Classroom Maths Deficit Threatens to Apply Brakes to Innovation
The institute’s latest report card for 2006 to 2015 shows advanced and intermediate mathematics enrolment numbers are continuing an almost thirty-year trend of decline.
“Without immediate action a deepening mathematical skills gap will put the brakes on industry innovation in Australia,” says AMSI Director, Professor Geoff Prince.
National figures for 2015 Year 12 high-level mathematics enrolments (advanced and intermediate) show participation trending back to near 2013 levels. Since 2006, Year 12 advanced mathematics enrolments have fallen by 9 per cent with intermediate enrolments down 12 per cent. Recently released NSW figures echoed this trend.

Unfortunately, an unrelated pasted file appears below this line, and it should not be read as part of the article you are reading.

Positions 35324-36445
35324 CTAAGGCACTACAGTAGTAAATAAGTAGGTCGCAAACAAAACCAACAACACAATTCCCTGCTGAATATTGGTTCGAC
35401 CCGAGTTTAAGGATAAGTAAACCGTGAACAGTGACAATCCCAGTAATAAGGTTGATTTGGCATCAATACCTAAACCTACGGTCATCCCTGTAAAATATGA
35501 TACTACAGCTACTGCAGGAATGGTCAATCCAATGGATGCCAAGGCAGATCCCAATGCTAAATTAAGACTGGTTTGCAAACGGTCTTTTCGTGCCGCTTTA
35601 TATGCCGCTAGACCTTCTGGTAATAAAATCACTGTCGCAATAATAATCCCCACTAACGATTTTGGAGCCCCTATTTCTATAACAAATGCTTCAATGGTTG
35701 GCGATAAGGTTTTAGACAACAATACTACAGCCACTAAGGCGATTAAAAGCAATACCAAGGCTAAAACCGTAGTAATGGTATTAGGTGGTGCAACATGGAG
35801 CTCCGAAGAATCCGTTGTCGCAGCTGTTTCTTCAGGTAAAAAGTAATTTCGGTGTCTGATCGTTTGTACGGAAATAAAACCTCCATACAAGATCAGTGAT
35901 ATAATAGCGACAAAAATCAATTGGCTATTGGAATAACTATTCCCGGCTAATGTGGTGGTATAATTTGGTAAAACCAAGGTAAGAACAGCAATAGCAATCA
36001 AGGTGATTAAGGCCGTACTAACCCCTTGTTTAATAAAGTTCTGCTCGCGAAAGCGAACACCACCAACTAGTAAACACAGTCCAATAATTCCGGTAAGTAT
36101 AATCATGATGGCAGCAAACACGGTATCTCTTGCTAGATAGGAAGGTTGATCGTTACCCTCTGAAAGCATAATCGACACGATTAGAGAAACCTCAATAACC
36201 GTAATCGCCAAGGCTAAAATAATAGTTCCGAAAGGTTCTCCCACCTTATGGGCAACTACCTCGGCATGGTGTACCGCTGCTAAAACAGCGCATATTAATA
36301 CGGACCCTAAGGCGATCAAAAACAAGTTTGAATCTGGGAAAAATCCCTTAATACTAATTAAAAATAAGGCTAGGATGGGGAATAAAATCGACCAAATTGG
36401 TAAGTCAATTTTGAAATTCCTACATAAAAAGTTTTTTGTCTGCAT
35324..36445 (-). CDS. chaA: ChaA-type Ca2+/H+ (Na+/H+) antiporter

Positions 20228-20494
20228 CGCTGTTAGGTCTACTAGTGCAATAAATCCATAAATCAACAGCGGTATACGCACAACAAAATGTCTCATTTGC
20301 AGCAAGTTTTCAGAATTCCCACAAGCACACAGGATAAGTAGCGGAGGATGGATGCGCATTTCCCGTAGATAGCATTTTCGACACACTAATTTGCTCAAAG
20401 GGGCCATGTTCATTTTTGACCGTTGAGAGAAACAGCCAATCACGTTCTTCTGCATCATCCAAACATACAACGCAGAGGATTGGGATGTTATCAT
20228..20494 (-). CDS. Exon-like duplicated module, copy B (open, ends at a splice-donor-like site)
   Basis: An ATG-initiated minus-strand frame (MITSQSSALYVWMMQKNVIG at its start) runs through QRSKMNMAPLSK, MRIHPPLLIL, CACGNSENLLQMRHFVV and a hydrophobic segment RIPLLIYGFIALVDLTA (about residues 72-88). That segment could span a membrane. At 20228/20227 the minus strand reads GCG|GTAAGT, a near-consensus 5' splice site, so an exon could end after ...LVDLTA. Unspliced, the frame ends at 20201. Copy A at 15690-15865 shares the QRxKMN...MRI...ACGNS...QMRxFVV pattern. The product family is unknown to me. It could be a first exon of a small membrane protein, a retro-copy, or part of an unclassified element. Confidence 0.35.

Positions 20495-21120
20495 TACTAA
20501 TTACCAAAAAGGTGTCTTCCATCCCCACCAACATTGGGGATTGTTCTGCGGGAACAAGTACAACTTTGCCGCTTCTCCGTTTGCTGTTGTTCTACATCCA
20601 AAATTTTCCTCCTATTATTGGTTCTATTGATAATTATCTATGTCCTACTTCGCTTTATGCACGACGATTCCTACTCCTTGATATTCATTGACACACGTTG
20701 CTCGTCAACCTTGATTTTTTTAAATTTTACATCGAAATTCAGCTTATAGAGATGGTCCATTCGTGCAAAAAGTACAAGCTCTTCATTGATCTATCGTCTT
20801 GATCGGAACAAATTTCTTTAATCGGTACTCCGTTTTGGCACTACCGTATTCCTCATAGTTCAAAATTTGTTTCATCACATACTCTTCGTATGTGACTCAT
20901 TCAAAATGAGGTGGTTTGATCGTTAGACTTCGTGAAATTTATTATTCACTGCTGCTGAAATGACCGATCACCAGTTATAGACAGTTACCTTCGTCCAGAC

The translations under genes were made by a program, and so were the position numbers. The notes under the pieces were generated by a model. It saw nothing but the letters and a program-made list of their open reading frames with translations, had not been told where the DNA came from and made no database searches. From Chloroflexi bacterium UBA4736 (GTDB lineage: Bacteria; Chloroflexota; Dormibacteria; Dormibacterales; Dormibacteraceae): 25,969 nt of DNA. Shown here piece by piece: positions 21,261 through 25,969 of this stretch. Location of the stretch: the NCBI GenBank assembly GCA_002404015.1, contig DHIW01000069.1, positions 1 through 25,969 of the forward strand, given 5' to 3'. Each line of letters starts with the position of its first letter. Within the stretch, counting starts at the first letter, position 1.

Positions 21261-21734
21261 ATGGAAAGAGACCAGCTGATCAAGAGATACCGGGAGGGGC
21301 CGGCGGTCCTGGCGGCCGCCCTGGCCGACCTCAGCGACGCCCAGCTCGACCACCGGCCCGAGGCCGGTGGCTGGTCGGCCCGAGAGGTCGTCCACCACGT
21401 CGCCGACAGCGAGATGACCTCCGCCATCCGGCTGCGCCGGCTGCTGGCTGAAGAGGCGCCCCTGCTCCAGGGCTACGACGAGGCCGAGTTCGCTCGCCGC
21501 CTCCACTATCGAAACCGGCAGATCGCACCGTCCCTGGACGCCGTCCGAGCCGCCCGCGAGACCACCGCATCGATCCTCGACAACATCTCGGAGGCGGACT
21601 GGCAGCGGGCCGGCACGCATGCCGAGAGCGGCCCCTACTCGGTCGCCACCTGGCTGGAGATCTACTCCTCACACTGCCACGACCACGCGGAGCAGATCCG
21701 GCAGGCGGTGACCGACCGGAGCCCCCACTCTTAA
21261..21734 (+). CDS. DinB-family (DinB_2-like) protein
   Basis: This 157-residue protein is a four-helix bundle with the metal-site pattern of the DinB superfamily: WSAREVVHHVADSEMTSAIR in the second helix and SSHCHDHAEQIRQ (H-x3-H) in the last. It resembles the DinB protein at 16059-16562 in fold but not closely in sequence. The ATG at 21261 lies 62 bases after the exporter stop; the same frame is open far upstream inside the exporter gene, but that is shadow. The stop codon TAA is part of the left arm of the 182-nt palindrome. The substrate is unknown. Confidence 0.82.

Despite increased focus reversing gender divides in mathematics, the percentage of female student studying advanced maths remains almost half that of boys. Only 6.9 per cent of Year 12 girls studied advanced mathematics compared to 12.6 per cent of boys.
The gender divide is slightly narrower at the intermediate level with 18 per cent of girls enrolling and 20.5 per cent of boys.
“There is still a pervasive message that girls don’t study maths. Much more needs to be done to rewrite this narrative and encourage girls to pursue high-level mathematics in Year 12 and beyond, says AMSI Schools Program Manager and Choose Maths Director, Janine McIntosh.
Skills according to Ms McIntosh,“essential to equip them to participate in an increasingly technologically driven workforce.”
Year 12 Participation: All levels 2006-2015
Year 12 Participation: Advanced 2006-2015
Year 12 Participation: Intermediate 2006-2015
Professor Geoff Prince, AMSI Director
Janine McIntosh, AMSI Schools Program Manager and Choose Maths Director
Media Contact: Laura Watson
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